Trade and food policy: Case studies from three Pacific Island countries
There is growing interest in the use of trade policy to create a healthier food supply. Eighty percent of chronic disease deaths occur in low and middle income countries, and a responsive food policy is an absolute necessity. In this paper we analysed three trade-related food policy initiatives to reduce the supply of fatty meat in the Pacific, in order to help public health workers understand how to effect policy change in sectors beyond the health portfolio. We found that policy uptake and implementation were easier with advocacy, tailoring the policy to the political context, the selection of policy tools that align with Government priorities (e.g. trade commitments) - ideally tools that are already used by trade policy makers in other contexts - and a broad justification for the policy initiative. Barriers to policy success included a focus only on health concerns (not taking into account policy issues of other sectors), limited engagement from other sectors in proposing and developing these cross-sectoral policies, and lack of a clear enforcement mechanism.
If you experience problems downloading a file, check if you have the proper application to view it first. In case of further problems read the IDEAS help page. Note that these files are not on the IDEAS site. Please be patient as the files may be large.
As the access to this document is restricted, you may want to look for a different version under "Related research" (further below) or search for a different version of it.
References listed on IDEAS
Please report citation or reference errors to , or , if you are the registered author of the cited work, log in to your RePEc Author Service profile, click on "citations" and make appropriate adjustments.:
- World Bank, 2006. "Repositioning Nutrition as Central to Development : A Strategy for Large Scale Action," World Bank Publications, The World Bank, number 7409, February.
- Popkin, Barry M., 2006. "Technology, transport, globalization and the nutrition transition food policy," Food Policy, Elsevier, vol. 31(6), pages 554-569, December.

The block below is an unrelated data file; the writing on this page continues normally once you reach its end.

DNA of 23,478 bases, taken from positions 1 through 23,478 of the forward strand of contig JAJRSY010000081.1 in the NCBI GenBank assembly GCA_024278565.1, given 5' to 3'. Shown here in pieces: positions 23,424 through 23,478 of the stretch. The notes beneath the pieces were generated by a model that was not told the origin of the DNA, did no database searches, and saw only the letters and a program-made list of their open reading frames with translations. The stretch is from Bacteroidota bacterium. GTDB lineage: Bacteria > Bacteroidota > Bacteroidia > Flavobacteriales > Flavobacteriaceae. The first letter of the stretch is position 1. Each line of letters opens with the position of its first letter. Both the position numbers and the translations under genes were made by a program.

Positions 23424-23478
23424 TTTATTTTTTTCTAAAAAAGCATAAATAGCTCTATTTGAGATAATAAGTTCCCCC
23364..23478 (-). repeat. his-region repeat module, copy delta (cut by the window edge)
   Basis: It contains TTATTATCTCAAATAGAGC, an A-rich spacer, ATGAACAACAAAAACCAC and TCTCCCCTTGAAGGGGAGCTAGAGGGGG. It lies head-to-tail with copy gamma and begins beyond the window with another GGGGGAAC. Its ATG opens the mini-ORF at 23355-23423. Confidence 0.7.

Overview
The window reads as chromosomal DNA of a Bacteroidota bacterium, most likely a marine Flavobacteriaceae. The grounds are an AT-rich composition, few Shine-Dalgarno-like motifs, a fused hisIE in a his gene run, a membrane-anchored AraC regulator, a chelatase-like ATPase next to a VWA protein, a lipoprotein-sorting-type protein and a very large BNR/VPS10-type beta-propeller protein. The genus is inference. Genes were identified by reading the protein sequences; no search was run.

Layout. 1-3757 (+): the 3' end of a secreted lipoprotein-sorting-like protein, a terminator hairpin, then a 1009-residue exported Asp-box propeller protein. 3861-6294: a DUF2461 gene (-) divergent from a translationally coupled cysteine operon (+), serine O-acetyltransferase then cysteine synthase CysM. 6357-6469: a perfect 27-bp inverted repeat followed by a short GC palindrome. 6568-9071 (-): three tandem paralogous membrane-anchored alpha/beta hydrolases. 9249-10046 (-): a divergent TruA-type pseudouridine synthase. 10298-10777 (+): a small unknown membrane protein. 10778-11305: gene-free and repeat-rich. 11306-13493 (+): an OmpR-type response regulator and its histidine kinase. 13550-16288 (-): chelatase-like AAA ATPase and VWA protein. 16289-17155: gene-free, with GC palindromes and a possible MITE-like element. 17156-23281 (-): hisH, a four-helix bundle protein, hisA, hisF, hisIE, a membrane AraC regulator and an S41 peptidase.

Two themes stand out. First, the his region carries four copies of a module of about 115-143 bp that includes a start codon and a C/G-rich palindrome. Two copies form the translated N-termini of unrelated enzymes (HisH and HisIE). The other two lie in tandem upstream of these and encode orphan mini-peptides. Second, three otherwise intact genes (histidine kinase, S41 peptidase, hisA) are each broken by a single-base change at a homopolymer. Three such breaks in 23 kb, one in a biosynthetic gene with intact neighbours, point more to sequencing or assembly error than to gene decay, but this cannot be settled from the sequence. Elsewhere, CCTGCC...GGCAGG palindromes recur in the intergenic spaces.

When requesting a correction, please mention this item's handle: RePEc:eee:jfpoli:v:35:y:2010:i:6:p:556-564. See general information about how to correct material in RePEc.
For technical questions regarding this item, or to correct its authors, title, abstract, bibliographic or download information, contact: (Dana Niculescu)
If you have authored this item and are not yet registered with RePEc, we encourage you to do it here. This allows to link your profile to this item. It also allows you to accept potential citations to this item that we are uncertain about.
If references are entirely missing, you can add them using this form.
If the full references list an item that is present in RePEc, but the system did not link to it, you can help with this form.
If you know of missing items citing this one, you can help us creating those links by adding the relevant references in the same way as above, for each refering item. If you are a registered author of this item, you may also want to check the "citations" tab in your profile, as there may be some citations waiting for confirmation.
Please note that corrections may take a couple of weeks to filter through the various RePEc services.